Los Angeles, CA
I was so tired that I crashed at 9pm last night. Ah, a glimpse into my 65 year old self.
Of course, I woke up at 1am and was wide awake. I forced myself back to sleep and woke up every hour on the hour. I finally rolled out of bed at sunrise. At least I'm back on a better schedule. I prefer to wake up when it's still dark out to start my morning writing routine, especially when I'm on the left coast since when I'm milling around in the darkness of the apartment, people are on the verge of starting their work day in NYC. Hard to explain but I'd rather have my mind and body on East Coast time when I'm working on major projects on the West Coast.
I might have shoveled too much freelance work onto my plate, due to a negative.frightened reaction (or rather an intelligent financial hedge) to Lost Vegas. I'm bogged down in the final edits and most of the time, I'm feeling strong about the book. I made plenty of necessary changes to improve the flow and pacing of the story, but there are some fleeting moments when I have doubts. And those moments bubbled up to the surface when I was offered freelance writing work. For most of 2009, I pretty much said, "No thank you" and turned down assignments (when added up, I lost about 10-12K). I took a self-imposed paycut during a recession and in the middle of a gaunt period in the poker media in order to complete a self-masturbatory piece of art.
Sure, I took a few assignments so I could travel (like the Bahamas and Argentina), but for the most part, I simplified my work and writing schedule in 2009 so I could have more time to devote towards... Lost Vegas, my other websites, and Phish tour. Yet, this past week, I agreed to add a few more assignments to the mix. At the least, I'll be bringing in money and covering my ass just in case the book bombs.
On a good note, I'm excited that I'll get to write Op/Ed for Poker News. There was recently a huge shakeup within the company and almost everyone was let go. The folks who were there when I first started working for them in 2007, are no longer involved with the company (with the exception of Tony G). Several of my friends (Schecky, Gaz, Jonno, Damon) have moved onto different companies and projects and I honestly thought that I was done with Poker News... until another friend of mine was recently tapped as their new editor. A couple of years ago, Matt Parvis was the editor of Bluff and added me to the roster of writers and I've had a monthly column there ever since then. Well, he left Bluff and took the head honcho position at Poker News.
Parvis' vision of the company included a different philosophy on the website. He added both Nicky and Friedman to the mix in full time roles. I was happy that Nicky got some recognition for her loyalty, work ethic, and her ability. She's one of the better writers in the industry, but she her talents were unerutilized as an official tournament reporter with Poker News, which is a thankless task and relentless work. Her promotion came at the perfect time for her because she really had no idea what the future held.
When Parvis asked me to re-join the ranks at Poker News, I felt lucky and honored considering so many other friends of colleagues were let go from the writing roster. I quickly accepted the gig mainly because I admire and respect Parvis as a leader. Of course, a glimmer of self-doubt with Lost Vegas was a contributing factor.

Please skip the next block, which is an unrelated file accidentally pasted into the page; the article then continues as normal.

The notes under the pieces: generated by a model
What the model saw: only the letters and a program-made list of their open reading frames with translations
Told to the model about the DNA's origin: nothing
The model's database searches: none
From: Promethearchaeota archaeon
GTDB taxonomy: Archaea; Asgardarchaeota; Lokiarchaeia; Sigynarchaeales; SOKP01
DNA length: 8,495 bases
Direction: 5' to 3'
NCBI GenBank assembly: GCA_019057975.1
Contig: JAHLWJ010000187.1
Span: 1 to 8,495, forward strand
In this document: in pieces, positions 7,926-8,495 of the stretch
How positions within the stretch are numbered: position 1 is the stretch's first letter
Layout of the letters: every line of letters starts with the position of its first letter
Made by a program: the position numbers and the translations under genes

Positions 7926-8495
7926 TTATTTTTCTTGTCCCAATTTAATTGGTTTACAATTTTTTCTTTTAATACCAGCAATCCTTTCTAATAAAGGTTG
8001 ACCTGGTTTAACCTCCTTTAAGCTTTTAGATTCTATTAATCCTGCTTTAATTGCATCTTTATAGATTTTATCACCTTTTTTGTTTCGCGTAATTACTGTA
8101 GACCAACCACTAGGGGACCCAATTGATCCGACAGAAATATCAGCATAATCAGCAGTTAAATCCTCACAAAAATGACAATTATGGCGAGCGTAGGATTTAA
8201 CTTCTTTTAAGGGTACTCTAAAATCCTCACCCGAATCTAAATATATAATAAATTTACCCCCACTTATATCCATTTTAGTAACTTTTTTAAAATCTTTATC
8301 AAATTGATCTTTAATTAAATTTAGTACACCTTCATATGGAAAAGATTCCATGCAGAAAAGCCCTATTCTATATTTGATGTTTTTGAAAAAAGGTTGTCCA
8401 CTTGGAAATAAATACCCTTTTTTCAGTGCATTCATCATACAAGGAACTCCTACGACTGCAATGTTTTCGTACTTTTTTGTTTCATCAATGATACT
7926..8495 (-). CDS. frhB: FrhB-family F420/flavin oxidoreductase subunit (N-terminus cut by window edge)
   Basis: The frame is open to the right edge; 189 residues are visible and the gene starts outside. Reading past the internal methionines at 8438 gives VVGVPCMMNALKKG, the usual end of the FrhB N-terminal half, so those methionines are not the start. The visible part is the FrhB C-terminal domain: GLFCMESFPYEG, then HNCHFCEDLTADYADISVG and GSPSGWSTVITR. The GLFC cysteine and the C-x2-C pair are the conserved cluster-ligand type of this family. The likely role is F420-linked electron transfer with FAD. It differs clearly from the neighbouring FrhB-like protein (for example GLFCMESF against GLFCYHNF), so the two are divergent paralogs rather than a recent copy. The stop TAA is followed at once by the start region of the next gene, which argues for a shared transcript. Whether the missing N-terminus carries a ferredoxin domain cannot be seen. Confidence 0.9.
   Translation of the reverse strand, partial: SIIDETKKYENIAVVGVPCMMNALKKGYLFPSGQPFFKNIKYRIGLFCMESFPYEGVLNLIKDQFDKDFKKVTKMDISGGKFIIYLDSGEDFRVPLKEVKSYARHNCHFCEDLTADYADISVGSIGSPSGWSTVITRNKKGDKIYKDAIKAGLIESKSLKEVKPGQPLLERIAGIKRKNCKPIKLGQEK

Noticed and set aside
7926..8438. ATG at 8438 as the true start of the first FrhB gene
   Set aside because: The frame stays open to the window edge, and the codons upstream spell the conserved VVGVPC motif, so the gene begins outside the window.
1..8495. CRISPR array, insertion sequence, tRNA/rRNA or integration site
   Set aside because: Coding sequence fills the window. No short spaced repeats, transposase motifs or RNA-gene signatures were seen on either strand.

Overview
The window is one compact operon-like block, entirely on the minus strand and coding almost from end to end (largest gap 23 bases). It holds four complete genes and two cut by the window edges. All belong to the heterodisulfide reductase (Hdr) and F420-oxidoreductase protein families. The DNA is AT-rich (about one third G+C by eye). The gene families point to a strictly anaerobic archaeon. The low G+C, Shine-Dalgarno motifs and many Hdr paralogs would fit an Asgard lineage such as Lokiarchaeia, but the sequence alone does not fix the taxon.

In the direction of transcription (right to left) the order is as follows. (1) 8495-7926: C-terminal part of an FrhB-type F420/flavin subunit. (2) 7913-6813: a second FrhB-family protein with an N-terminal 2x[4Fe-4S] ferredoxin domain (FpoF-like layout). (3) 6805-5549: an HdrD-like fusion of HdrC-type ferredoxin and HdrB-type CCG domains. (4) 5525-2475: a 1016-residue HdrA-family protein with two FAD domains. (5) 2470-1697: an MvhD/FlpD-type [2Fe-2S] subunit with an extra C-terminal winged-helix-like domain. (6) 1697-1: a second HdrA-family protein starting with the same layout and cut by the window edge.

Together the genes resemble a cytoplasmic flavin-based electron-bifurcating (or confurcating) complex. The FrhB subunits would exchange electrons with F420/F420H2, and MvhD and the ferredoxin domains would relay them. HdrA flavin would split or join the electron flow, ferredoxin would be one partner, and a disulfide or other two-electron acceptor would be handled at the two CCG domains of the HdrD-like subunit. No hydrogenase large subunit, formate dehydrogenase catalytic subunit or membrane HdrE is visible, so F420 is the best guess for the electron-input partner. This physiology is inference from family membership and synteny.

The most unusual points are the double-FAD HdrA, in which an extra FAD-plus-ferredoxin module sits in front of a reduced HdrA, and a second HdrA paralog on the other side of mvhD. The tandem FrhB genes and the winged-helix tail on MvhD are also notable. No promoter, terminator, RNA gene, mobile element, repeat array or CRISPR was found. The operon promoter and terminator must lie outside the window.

In the end, I went for the conservative play. Now, I have to produce solid content but I have 100% creative control. I love a good challenge.
On the flip side of writing, while eating breakfast at the coffeeshop, I thumbed through a book that Nicky said was a freebie that accompanied an editing book that she bought. The free book? Portable MFA. Basically it was one of those books that cost $20 and boasts that it will save you $49,980 in tuition. Most of the advice in the book was obvious stuff to me, but then again, I've been a paid writer for more than half of a decade while I struggled for ten years prior. The best line in the book encourage its readers to use two-years of MFA tuition money and not go to school. Instead, move to a log cabin for two years and write non-stop.
In 1997, I was considering pursuing education to make me a better writer. I had zero technical skills and only took one English class in college. I preferred classes where I wrote papers over exams and quizzes, so I definitely wrote a substantial amount in college, but I had very little technical skills. Instead of borrowing money to take a core of introductory courses (eventually leading towards seeking an MFA), I decided to move to Seattle. I lived there for two years. While I was out there, I didn't do much literary wise, although I had a half-finished screenplay that I collaborated with a friend of mine.
But five years after the fact, I penned a NaNoWriMo novel based upon some of my experiences in Seattle. I also played a lot of poker then, which would become an integral part of my life today. You can argue that going to graduate school would have put me deeper into debt, but I would have had access to more connections in the publishing world. Some days I think about my decision to go the "life" route instead of the scholarly road. The Seattle experiences proved that was the right move for me.
That's what people still don't get. Education + Experience is what matters. Not one, or the other, but both.